HB 198: Exempting Family Farms from Eminent Domain
This bill passed the house with a vote of 70-0-5, and passed the senate with a vote of 23-1.
Eminent domain is the government’s ability to take private property. And the legislature is considering a bill to limit their taking power when it comes to generational family farms.
Representative Susan Pulsipher is aiming to protect family farms by sponsoring House Bill 198. This bill defines a Century Farm to mean, “a piece of property that has been owned or held in the same family for a continuous 100 years or more,” and declares that Century Farms should be protected from trivial eminent domain takings, such as public parks. The family’s property rights, the historical value, and sentimental value of the land should supersede a municipality’s right to take Century Farms for public use as a park.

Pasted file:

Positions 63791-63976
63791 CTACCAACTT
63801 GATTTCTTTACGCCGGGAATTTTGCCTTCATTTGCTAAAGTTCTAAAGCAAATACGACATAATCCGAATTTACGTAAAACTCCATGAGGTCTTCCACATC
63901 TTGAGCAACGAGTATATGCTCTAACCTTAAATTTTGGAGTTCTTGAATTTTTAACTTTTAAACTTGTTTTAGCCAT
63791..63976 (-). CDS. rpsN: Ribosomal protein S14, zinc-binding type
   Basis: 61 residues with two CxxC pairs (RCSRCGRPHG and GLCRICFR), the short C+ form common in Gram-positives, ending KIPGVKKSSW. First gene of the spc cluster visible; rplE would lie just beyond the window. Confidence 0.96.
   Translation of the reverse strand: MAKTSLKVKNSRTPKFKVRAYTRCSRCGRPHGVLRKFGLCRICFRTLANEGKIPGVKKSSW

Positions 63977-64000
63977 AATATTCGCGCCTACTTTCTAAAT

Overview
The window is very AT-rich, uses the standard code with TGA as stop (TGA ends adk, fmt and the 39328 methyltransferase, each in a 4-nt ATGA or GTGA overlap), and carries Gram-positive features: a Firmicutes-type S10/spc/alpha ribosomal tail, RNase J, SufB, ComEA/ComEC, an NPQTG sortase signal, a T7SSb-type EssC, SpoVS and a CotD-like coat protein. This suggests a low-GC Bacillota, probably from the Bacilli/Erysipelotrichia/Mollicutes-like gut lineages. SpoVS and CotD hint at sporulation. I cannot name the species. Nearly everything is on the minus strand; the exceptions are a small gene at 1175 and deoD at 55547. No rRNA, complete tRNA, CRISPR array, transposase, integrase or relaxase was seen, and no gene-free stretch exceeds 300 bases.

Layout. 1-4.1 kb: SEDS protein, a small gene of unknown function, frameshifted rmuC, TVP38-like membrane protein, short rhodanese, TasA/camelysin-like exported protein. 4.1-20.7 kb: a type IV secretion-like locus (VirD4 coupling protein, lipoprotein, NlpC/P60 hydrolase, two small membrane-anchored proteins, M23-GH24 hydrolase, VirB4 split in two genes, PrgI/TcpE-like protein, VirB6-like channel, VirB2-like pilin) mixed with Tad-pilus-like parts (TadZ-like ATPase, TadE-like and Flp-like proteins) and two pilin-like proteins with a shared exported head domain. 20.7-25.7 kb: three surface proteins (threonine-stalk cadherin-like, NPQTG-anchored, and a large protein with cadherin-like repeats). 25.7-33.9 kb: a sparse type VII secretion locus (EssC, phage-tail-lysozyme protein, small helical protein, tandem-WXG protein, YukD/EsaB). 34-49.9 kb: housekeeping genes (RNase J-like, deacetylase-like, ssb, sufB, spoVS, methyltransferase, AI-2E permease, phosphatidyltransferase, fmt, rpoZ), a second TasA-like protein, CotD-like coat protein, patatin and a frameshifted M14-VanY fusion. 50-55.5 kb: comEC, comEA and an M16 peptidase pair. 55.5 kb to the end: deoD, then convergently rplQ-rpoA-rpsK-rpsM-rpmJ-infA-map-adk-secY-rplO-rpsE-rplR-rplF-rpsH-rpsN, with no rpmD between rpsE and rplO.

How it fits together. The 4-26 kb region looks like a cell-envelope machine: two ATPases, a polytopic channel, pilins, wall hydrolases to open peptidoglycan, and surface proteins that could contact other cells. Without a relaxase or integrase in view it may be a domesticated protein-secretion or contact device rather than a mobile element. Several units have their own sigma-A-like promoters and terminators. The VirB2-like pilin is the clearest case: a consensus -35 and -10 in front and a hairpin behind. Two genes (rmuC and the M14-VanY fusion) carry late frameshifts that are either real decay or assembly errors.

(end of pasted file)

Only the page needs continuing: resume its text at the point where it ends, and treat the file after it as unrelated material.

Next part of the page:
Note that this bill in its current draft only applies to Salt Lake County.
We helped bring awareness to this issue when Farmington resident Alan Bangerter was at risk of losing his family farm—that had been handed down for six generations—to the city who had access to other land, but wanted to turn Bangerter’s farm into soccer fields. Eminent domain law can easily conflict with Utah’s constitutional guarantee of each individual’s “inherent and inalienable right” to “acquire, possess and protect property.”
The protection of private property should be of the upmost concern for government. When private property needs to be taken for public use, it should be constrained by uses that are absolutely necessary, and not taken when other lands are available that will serve the same purpose: House Bill 198 helps to ensure these rights to Utahns.